July 19, 2024

The Hamas leader Yahya Sinwar has for years overseen a secret police force in Gaza that conducted surveillance on everyday Palestinians and built files on young people, journalists and those who questioned the government, according to intelligence officials and a trove of internal documents reviewed by The New York Times.

The unit, known as the General Security Service, relied on a network of Gaza informants, some of whom reported their own neighbors to the police. People landed in security files for attending protests or publicly criticizing Hamas. In some cases, the records suggest that the authorities followed people to determine if they were carrying on romantic relationships outside marriage.

Hamas has long run an oppressive system of governance in Gaza, and many Palestinians there know that security officials watch them closely. But a 62-slide presentation on the activities of the General Security Service, delivered only weeks before the Oct. 7 attack on Israel, reveals the degree to which the largely unknown unit penetrated the lives of Palestinians.

The documents show that Hamas leaders, despite claiming to represent the people of Gaza, would not tolerate even a whiff of dissent. Security officials trailed journalists and people they suspected of immoral behavior. Agents got criticism removed from social media and discussed ways to defame political adversaries. Political protests were viewed as threats to be undermined.

Everyday Gazans were stuck — behind the wall of Israel’s crippling blockade and under the thumb and constant watch of a security force. That dilemma continues today, with the added threat of Israeli ground troops and airstrikes.

“We’re facing bombardment by the occupation and thuggery by the local authorities,” Ehab Fasfous, a journalist in the Gaza Strip who appeared in the files of the General Security Service, said in a phone interview from Gaza.

Mr. Fasfous, 51, is labeled in one report as among “the major haters of the Hamas movement.”

The documents were provided to The Times by officials in Israel’s military intelligence directorate, who said they had been seized in raids in Gaza.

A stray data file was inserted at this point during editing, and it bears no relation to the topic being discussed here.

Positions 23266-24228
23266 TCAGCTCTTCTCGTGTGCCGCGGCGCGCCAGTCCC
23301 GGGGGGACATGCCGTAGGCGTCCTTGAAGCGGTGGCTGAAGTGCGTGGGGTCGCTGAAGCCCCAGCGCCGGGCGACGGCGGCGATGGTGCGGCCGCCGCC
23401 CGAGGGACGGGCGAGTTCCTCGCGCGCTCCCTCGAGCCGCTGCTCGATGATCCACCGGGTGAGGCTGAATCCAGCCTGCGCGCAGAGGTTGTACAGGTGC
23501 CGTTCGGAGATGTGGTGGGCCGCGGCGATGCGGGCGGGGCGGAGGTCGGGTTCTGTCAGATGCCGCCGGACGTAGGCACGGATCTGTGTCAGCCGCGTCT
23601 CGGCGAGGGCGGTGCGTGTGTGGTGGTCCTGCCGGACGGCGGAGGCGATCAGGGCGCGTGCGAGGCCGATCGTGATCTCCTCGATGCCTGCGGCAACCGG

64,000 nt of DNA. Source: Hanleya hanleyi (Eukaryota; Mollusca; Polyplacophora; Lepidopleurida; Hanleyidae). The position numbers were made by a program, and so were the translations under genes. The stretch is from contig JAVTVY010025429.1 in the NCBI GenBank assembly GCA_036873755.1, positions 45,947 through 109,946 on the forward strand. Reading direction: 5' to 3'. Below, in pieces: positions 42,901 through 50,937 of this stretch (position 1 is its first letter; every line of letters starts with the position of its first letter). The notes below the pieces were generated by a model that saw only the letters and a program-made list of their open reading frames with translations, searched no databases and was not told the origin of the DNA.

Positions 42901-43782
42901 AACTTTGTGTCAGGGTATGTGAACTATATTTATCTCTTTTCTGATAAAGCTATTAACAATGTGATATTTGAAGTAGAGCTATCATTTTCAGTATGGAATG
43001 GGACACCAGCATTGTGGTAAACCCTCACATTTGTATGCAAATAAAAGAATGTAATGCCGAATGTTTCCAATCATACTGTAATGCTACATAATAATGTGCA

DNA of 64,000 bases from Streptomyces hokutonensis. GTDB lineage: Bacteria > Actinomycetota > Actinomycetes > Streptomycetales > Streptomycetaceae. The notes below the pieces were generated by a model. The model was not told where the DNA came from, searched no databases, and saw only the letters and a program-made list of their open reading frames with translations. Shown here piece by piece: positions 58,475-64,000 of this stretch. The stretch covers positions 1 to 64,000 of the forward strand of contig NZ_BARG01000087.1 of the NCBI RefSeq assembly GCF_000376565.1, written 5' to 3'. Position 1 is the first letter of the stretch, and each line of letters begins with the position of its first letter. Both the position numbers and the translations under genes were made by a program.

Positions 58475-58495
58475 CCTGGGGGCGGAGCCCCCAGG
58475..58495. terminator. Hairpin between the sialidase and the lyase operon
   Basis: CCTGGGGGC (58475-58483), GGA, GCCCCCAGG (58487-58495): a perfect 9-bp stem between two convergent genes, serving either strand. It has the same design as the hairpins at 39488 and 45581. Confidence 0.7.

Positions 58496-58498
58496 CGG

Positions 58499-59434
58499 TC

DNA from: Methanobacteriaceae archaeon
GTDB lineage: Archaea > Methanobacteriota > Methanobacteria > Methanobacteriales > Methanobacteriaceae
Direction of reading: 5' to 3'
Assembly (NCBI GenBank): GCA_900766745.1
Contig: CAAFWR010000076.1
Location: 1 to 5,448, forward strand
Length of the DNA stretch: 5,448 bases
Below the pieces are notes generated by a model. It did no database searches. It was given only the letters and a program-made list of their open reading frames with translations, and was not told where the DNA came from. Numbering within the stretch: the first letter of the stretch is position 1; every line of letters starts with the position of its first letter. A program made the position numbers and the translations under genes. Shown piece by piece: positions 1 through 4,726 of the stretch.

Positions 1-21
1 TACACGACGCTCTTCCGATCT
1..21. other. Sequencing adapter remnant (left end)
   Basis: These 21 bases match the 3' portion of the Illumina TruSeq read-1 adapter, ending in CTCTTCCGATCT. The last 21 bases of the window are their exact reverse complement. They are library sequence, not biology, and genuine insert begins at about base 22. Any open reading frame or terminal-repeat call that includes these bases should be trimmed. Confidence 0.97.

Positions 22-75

Reporters then interviewed people who were named in the files. Those people recounted key events, confirmed biographical information and, in Mr. Fasfous’s case, described interactions with the authorities that aligned with the secret files. The documents reviewed by The Times include seven intelligence files ranging from October 2016 to August 2023. The military intelligence directorate said it was aware of files containing information on at least 10,000 Palestinians in Gaza.

The General Security Service is formally part of the Hamas political party but functions like part of the government. One Palestinian individual familiar with the inner workings of Hamas, who spoke on the condition of anonymity because of the sensitivity of the matter, confirmed that the service was one of three powerful internal security bodies in Gaza. The others were Military Intelligence, which typically focuses on Israel, and the Internal Security Service, an arm of the Interior Ministry.

Basem Naim, a spokesman for Hamas, said the people responsible for the General Security Service were unreachable during the war.

With monthly expenses of $120,000 before the war with Israel, the unit comprised 856 people, records show. Of those, more than 160 were paid to spread Hamas propaganda and launch online attacks against opponents at home and abroad. The status of the unit today is unknown because Israel has dealt a significant blow to Hamas’s military and governing abilities.

The Israeli intelligence authorities believe that Mr. Sinwar directly oversaw the General Security Service, according to three Israeli intelligence officials, who spoke on the condition of anonymity because they were not authorized to discuss the matter publicly. They said the slide show was prepared for Mr. Sinwar personally, though they did not say how they knew that.

The presentation said that the General Security Service works to protect Hamas’s people, property and information, and to support its leadership’s decision-making.

Some slides focused on the personal security of Hamas leaders. Others discussed ways to stamp out protests, including the “We Want to Live” demonstrations last year that criticized power shortages and the cost of living. Security officials also tracked operatives from Palestinian Islamic Jihad, an ideologically aligned militant group that often partners with Hamas.